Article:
It’s always been that way. That’s the history of the Jewish people in a microcosm. Taking from other cultures, combining it with your own and making something out of it.
There was a great flowering of klezmer music in the United States when the immigrant population came over from Eastern Europe into the US and a lot of these musicians started working in the United States. Interestingly, that coincided with the development of the recording age and also with the beginning of the jazz age in the United States.
Well, what I’ve done is of course much later than that. The klezmer music that was played in the United States in the early part of the 20th century wasn’t so much influenced by jazz music as it was by some other jazz elements. For example, many klezmer bands borrowed popular Dixieland instrumentation—clarinet, trumpet, trombone, bass or tuba, trap set and piano or accordion. The drummer was freed up to accentuate the melody with rolls, rim shots, wood block, and cymbal work.
Also both early jazz and 19th-century Klezmer were more ensemble arts. Then Louis Armstrong came along and made jazz into a soloist’s art. He was the first great soloist in jazz. That influenced klezmer music in the United States because the Jewish musicians started behaving the same way—they started developing their own great soloists.
There were two clarinetists in particular who were the great klezmer soloists of the first half of the 20th century. Dave Tarras and Naftule Brandwein are the fountainhead for 20th-century and now 21st-century klezmer style in the United States, because they made a lot of recordings, they were featured as the soloists, and they influenced the way people played the music, and even what kind of songs people played.
The most popular tune in American klezmer is the bulgar or freilach—”bulgar” referring to the Bulgarian-inspired rhythm and “freilach” referring simply to happiness. One of the reasons that the bulgar is number one: it’s happy and lively and people like to dance to it.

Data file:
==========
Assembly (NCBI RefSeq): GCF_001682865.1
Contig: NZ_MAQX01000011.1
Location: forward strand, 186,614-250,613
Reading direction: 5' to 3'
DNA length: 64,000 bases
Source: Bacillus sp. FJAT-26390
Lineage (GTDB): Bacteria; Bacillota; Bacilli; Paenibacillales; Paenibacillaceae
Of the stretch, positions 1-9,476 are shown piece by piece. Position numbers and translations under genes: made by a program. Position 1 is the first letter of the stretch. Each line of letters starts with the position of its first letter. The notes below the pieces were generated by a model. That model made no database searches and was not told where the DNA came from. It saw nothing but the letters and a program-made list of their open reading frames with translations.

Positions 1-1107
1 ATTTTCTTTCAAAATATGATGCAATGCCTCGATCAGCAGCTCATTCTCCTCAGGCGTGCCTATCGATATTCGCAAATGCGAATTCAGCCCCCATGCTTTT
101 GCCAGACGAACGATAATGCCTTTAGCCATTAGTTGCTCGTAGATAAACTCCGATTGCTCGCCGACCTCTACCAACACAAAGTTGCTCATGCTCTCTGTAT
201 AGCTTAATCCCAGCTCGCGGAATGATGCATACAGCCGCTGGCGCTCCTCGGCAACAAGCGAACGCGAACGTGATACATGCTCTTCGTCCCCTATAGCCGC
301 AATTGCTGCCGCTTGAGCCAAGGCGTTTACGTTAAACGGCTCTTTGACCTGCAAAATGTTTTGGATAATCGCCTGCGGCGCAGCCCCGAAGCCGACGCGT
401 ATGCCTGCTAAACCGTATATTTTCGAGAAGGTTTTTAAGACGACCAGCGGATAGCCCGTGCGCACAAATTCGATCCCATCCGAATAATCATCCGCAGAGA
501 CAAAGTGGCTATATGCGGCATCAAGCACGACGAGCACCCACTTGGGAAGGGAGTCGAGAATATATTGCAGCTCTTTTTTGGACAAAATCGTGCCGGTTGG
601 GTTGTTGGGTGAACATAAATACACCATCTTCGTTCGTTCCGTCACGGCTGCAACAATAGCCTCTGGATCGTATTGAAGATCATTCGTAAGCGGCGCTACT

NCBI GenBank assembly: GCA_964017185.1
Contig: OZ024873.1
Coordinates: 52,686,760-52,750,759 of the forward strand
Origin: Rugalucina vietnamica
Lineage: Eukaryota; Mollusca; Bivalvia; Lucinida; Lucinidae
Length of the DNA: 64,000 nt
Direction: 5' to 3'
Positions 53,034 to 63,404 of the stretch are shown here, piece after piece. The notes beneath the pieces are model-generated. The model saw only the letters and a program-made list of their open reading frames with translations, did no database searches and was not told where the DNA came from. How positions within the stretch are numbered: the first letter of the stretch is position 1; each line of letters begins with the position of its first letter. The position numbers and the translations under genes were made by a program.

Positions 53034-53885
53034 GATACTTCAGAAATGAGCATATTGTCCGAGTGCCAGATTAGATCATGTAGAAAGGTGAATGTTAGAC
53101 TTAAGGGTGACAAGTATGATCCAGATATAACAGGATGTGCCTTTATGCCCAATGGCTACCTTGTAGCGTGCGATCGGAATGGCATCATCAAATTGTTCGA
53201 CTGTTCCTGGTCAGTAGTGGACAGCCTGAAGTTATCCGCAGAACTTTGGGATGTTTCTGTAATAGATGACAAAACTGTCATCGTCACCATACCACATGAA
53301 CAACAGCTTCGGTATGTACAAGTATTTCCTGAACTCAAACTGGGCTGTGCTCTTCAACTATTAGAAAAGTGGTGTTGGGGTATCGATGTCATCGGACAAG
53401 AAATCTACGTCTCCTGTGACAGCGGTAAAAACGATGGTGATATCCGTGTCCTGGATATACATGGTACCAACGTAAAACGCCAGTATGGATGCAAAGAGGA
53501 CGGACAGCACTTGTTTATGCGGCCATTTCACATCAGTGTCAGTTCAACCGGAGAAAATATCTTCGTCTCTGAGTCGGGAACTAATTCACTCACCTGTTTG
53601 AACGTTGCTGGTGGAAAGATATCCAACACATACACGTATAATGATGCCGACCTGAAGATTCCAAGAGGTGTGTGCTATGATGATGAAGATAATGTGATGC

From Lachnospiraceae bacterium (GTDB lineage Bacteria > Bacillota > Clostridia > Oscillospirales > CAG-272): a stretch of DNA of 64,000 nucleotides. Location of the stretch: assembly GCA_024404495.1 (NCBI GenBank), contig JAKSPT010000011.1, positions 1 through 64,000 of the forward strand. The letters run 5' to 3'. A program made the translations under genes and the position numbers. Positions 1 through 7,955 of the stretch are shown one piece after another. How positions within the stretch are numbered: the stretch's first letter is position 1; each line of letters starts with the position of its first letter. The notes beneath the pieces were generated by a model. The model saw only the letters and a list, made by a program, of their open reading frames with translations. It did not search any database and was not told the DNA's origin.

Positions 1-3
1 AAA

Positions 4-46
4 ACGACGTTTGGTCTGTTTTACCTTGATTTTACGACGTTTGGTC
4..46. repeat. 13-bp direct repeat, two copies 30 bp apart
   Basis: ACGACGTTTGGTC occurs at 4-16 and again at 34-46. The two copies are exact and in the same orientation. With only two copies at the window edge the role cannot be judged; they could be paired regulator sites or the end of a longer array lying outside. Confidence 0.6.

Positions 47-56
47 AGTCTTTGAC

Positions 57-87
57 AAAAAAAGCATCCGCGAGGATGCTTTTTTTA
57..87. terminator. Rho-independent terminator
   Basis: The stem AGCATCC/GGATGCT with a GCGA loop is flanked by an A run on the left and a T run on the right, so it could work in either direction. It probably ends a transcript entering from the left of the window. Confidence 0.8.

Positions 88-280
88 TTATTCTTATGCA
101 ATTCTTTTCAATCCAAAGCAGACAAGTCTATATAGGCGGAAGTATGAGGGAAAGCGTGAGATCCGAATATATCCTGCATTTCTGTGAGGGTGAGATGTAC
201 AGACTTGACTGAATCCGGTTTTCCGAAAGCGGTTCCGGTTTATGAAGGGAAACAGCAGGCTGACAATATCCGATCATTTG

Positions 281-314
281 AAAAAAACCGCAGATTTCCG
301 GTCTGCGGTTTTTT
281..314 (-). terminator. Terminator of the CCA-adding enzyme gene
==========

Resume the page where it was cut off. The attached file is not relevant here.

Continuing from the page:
But another reason is that Dave Tarras particularly liked to play bulgars. When he came to the United States he recorded a lot of them and he even wrote a couple of them on his own (although most of these tunes were anonymous) and it became the quintessential American klezmer tune. That’s most people think of when they think of klezmer music—a fast happy thing. Here’s a typical Bulgar:
That’s a nice fast lively thing that you can dance to.
Tarras and Brandwein represented the yin and the yang, the two opposite poles of klezmer music—or even music in general: happy versus sad, studied versus improvisational, sober-minded versus rambunctious…
Tarras was very straight-laced and sober-minded. He always showed up on time for the gig. Brandwein was a notorious drinker and impossible to room with on the road, but much more improvisational and kind of wild in his playing. It was Dionysian versus Apollonian—or something like that. But together they forged the development of modern klezmer music.
It was such a treat for us to have Paul’s clarinet speak up during the interview. We’ll be learning more about the forms and musical structures of Klezmer—and about Paul’s klezmer-jazz fusion—in later installments of this interview. Until then, immerse yourself in the funky poignant klezmer world of Naftule Brandwein, Dave Tarras, and listen to Paul Green himself.